A ban on conversion therapy could prevent Christians from speaking out to oppose those who wish to change their gender, according to lawyers from the Christian Institute.
A Bill banning conversion therapy – which is the practice of trying to change someone's sexual orientation or gender identity - is due to be published by the government later this year.
The Christian Institute fears it could outlaw private prayer and hamper any form of spiritual guidance for people struggling with their sexuality or their gender.
The warning comes as the Women and Equalities Minister Kemi Badenoch has written to MPs pledging to ensure that any ban does not criminalise parents, teachers and church leaders who uphold the Bible’s teaching on gender and sexual ethics.
In the letter, Badenoch writes that the legislation “should not, through a lack of clarity, harm the growing number of children and young adults experiencing gender related distress”.
She restated the Government’s commitment to pre-legislative scrutiny of proposals, saying it would help ensure “faith leaders, parents, teachers or counsellors continue to be able to have exploratory conversations with people about their sexual orientation, sex or gender identity.
“The freedom to express the teachings of any religion, as well as everyday religious practice, will not be affected by the ban.”
Welcoming the letter, the Christian Institute’s deputy director Simon Calvert said: “This letter confirms what we’ve been saying for years. Banning conversion therapy is an absolute minefield, primarily because no one knows what it is.
“Activists used to say they wanted to outlaw brutal abuse like electro-shock therapy. But that’s already illegal. Now they’re admitting what they really want is to outlaw traditional theology and gender critical feminism.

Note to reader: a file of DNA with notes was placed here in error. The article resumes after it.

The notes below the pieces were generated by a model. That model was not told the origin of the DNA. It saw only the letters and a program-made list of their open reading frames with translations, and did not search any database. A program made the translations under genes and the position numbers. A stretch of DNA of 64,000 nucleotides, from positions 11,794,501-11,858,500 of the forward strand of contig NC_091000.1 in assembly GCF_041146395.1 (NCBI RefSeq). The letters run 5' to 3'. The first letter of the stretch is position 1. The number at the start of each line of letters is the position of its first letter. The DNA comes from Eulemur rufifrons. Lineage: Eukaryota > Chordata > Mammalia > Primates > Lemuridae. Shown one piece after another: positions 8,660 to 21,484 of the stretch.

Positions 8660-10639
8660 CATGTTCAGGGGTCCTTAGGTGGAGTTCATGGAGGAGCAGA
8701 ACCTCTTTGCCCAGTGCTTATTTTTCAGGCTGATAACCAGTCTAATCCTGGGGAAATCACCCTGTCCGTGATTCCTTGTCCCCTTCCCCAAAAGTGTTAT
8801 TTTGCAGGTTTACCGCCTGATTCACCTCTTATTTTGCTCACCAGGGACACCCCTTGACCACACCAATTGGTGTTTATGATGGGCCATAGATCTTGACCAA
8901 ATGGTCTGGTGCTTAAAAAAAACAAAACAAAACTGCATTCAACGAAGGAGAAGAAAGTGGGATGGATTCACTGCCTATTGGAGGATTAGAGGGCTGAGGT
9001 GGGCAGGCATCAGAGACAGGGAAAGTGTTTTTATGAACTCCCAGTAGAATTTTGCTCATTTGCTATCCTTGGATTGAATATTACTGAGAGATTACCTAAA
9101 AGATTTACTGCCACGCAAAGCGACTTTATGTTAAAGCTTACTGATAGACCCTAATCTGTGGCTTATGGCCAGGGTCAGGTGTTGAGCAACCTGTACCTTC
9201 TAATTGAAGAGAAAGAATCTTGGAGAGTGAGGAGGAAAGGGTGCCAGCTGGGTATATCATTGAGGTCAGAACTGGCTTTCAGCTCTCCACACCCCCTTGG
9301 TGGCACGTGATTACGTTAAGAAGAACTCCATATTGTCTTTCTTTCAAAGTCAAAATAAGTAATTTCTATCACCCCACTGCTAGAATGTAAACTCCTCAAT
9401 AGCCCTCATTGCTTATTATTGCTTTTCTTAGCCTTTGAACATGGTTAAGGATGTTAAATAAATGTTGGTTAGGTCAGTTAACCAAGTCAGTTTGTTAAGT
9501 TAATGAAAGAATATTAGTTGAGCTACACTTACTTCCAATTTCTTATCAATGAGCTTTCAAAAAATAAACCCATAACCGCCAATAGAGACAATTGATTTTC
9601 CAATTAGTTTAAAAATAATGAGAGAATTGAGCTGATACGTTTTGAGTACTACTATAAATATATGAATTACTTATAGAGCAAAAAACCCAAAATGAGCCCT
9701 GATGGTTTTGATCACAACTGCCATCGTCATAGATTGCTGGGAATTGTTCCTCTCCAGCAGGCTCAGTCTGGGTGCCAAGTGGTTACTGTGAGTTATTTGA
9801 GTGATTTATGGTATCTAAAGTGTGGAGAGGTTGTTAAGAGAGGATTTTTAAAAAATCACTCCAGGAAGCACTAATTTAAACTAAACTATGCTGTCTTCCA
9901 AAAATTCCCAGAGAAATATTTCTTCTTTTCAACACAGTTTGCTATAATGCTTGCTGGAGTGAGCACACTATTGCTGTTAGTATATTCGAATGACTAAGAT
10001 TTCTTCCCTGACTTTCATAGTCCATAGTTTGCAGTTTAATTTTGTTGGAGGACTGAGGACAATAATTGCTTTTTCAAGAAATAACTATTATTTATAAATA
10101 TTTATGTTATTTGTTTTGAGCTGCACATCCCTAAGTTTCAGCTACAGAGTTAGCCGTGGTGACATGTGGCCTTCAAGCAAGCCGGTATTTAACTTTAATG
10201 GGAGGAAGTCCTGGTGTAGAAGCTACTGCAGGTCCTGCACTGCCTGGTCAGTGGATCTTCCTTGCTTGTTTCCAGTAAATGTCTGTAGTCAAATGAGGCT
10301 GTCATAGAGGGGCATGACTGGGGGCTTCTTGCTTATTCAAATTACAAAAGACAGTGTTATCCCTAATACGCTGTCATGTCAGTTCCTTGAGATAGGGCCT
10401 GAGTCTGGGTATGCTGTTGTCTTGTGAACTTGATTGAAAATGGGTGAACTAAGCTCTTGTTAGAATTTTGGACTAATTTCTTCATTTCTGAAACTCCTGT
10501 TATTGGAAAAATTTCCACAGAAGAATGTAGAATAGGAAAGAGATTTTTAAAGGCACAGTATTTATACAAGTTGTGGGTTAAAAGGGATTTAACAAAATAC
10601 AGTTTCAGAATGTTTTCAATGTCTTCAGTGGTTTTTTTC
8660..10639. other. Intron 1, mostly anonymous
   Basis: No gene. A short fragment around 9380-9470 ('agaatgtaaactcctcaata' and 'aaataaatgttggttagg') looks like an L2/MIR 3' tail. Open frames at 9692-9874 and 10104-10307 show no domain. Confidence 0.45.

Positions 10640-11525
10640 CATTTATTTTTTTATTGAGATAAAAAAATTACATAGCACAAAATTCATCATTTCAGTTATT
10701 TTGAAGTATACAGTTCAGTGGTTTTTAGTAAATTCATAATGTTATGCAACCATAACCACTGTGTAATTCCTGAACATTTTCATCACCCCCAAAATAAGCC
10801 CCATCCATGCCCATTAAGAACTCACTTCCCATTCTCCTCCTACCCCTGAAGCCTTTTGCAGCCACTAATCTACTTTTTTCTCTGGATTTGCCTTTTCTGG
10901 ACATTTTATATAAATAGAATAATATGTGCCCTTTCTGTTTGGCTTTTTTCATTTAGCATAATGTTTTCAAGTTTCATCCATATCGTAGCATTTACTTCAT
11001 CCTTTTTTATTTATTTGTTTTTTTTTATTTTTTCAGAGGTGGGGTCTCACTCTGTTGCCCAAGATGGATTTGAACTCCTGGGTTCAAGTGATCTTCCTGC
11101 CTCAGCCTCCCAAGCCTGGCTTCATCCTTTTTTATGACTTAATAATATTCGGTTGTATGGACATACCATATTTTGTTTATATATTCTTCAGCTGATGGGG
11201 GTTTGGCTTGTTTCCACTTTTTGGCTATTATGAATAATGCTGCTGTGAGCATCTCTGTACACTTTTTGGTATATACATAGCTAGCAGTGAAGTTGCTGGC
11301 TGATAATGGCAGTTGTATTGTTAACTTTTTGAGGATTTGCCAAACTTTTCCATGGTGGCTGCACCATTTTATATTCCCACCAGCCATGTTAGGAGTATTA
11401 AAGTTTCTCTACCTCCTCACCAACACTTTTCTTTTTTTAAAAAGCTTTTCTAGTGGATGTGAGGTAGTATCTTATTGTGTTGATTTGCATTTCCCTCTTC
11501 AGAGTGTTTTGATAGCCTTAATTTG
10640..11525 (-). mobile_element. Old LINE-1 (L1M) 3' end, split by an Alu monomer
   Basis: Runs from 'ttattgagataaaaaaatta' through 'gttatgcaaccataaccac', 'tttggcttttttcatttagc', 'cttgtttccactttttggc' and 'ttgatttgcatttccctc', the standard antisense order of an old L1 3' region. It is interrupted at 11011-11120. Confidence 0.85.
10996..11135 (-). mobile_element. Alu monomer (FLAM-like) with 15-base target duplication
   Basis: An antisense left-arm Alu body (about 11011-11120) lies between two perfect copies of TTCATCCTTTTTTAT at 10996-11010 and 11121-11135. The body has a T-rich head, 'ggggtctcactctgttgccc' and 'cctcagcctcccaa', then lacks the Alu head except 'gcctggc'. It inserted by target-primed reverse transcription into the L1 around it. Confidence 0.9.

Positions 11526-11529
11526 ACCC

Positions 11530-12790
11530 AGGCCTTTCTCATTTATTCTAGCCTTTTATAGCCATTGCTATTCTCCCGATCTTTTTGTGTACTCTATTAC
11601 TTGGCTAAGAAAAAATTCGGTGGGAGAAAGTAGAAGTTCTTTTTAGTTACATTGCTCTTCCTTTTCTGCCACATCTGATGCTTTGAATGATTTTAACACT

“They are profoundly intolerant. They don’t like the idea of churches praying prayers they don’t agree with.
“They don’t like women’s activists and parents discouraging young people from rushing into gender transition. So they are weapon-ising the language of safeguarding to try to bounce Parliament into outlawing the opinions of their theological and philosophical opponents. This is not what the criminal law is for.
“If Parliament passes a law that tramples on basic freedoms of speech and religion we are ready to go to court to protect the fundamental right of parents and pastors to calmly explain their ethical beliefs without being prosecuted as abusers.”
UK Culture Secretary Michelle Donelan has confirmed that the government will publish the draft Bill shortly and will ask for pre-legislative scrutiny by a Joint Committee. She said that would help ensure any Bill on conversion therapy does not cause “unintended consequences”, such as “criminalising or chilling legitimate conversations parents or clinicians may have with their children”.